For any of this to make sense, one needs to read and be aware of this article right here:
Christians take 'beliefs' fight to European Court of Human Rights
Let us for illustrative purposes remove the actual concept of Christianity from what is going on here...
- Two individuals feel their human rights are being violated because they will not adhere to the dress code of jobs with (dare I say widely known) very specific and highly regulated dress codes.
- Two more individuals feel their human rights are being violated because they are expected to keep their bigotry out of their workplace.
To address the first two? I'm sorry, but there's a dress code. Unless you have a very compelling reason to not adhere to it - and this will be in your employment contract - you adhere to it. Airline staff are the face of the company, a company that is meant to put forward a unified face to their customers; nursing staff have hygiene considerations on top of needing to appear clinical and professional. Whatever my personal feeling on the subject of employment dress codes, you go into such a situation with your eyes open; and if you can't deal with the restrictions, then I'm sorry, but you're probably in the wrong job.
To address the latter pair...
I'm sorry. But you don't have the human right to impinge on other people's human rights. You are not entitled to prevent other people from having things they are entitled to. That's not how it works. The Convention of Human Rights is there to defend the rights of all, not take away the rights of some.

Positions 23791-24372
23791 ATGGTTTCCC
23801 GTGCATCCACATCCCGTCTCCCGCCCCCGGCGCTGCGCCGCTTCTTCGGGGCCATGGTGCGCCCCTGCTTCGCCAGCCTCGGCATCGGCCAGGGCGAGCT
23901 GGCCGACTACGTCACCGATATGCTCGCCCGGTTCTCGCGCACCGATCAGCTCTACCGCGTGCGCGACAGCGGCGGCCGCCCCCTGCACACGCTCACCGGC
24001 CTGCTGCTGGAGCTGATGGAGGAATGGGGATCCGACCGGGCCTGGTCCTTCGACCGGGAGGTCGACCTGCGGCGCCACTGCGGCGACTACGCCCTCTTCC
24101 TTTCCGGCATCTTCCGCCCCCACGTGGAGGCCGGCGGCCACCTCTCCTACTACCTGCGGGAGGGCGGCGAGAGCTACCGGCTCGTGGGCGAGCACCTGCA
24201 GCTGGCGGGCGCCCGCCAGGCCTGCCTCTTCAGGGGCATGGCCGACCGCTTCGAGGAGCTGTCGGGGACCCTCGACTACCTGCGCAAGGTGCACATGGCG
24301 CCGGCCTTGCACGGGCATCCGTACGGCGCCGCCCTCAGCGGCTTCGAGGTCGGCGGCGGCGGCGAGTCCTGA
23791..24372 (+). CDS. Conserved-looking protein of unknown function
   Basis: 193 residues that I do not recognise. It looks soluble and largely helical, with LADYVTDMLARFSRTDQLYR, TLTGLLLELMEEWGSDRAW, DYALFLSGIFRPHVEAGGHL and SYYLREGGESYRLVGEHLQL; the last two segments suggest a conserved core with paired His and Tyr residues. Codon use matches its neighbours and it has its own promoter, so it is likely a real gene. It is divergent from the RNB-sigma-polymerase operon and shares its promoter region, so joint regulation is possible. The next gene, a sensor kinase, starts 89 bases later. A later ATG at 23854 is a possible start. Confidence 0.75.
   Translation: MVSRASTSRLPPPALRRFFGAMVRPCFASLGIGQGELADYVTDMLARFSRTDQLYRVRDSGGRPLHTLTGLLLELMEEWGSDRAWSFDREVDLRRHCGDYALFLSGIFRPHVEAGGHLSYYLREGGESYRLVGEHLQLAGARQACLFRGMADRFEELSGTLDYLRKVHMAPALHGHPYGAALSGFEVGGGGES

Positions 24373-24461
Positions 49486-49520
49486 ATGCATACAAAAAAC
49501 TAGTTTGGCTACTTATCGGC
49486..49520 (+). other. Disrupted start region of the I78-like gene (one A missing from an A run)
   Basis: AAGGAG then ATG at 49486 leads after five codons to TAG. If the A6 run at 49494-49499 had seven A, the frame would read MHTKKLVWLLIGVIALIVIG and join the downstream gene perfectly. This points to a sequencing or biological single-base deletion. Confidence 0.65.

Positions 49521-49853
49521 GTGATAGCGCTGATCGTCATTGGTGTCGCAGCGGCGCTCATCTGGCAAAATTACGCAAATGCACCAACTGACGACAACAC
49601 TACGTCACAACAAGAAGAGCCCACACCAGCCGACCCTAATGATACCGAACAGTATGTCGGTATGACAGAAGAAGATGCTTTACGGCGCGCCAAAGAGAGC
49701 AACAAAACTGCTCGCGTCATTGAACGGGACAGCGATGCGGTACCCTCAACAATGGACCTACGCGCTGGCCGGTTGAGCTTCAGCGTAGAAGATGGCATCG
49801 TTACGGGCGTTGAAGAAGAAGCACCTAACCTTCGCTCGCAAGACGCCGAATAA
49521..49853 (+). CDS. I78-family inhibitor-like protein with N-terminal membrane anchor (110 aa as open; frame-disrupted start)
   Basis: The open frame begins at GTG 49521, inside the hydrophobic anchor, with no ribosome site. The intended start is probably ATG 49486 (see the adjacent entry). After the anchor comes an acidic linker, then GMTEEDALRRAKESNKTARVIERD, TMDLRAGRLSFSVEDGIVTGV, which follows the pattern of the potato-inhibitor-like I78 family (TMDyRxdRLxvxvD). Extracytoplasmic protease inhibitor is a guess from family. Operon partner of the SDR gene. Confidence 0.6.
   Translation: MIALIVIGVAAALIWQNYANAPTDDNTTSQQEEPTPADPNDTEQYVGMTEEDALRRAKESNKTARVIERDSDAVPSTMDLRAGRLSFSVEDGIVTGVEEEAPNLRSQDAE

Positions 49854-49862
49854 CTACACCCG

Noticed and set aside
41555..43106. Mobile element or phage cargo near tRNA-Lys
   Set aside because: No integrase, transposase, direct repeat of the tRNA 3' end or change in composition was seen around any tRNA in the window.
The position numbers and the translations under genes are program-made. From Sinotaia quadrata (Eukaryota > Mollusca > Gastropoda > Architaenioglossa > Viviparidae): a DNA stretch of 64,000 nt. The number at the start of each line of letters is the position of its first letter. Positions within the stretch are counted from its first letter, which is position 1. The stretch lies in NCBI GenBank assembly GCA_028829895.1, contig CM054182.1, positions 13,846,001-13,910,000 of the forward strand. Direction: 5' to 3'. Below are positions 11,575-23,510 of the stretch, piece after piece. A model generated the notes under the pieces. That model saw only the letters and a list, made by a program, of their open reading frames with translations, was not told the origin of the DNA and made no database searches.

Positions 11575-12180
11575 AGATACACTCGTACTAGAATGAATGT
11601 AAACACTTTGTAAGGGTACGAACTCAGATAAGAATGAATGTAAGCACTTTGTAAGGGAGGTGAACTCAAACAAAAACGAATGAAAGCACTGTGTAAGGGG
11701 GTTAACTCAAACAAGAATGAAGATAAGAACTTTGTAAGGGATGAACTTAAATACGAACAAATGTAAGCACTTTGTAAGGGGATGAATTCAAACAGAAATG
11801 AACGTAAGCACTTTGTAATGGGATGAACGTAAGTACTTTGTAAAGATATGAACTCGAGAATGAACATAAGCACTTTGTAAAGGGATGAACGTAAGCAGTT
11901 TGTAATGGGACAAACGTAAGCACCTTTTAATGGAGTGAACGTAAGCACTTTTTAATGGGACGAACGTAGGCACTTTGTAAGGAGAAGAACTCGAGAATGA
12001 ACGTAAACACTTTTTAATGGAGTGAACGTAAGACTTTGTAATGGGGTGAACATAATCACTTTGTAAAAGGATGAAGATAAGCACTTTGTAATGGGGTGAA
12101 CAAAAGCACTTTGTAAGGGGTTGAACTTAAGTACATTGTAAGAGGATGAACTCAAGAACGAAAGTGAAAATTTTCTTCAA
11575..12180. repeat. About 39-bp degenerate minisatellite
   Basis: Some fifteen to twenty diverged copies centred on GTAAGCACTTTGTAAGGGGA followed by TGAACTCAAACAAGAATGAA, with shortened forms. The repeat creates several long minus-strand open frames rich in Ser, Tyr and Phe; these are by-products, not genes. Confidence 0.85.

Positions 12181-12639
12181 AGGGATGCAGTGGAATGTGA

All four of these cases going forward to the Court of Human Rights are, patently, ridiculous...the moment you remove the language of faith and belief from their discussion. However, all of a sudden, things seem to be a lot less cut-and-dried the moment we factor in their respective religious beliefs.
We shouldn't allow people's beliefs to become enablers for illegal behaviour - we don't let suicide cults ill off hundreds because they believe they will be subsumed in some kind of alien uplifting, we don't let racial supremacists that truly believe white English people are the master race (yes, they do exist, and yes, it is as mad as it sounds) burn down shops belonging to people who happen to not fit into their template. So why permit another set of beliefs to allow someone to break the law?
It is a sorry state of affairs that I feel I may be looked upon unkindly for suggesting that the laws of a land should be secular. Strictly secular. Based on best practice, and ethics relevant to today, not to a book of dubious provenance. It's why we have a justice system, rather than more priests.
It is my belief that people should be allowed to believe whatever they wish. Beliefs are like teeth - they are very useful, some would say absolutely essential...but they should stay inside your head. If your beliefs lend you comfort in hard times, that is all well and good; just remember that they are beliefs. Not laws, not rights, not priviledges, not entitlements - beliefs.
If you can't tell the difference, maybe you should stay out of any kind of legal situation until you do.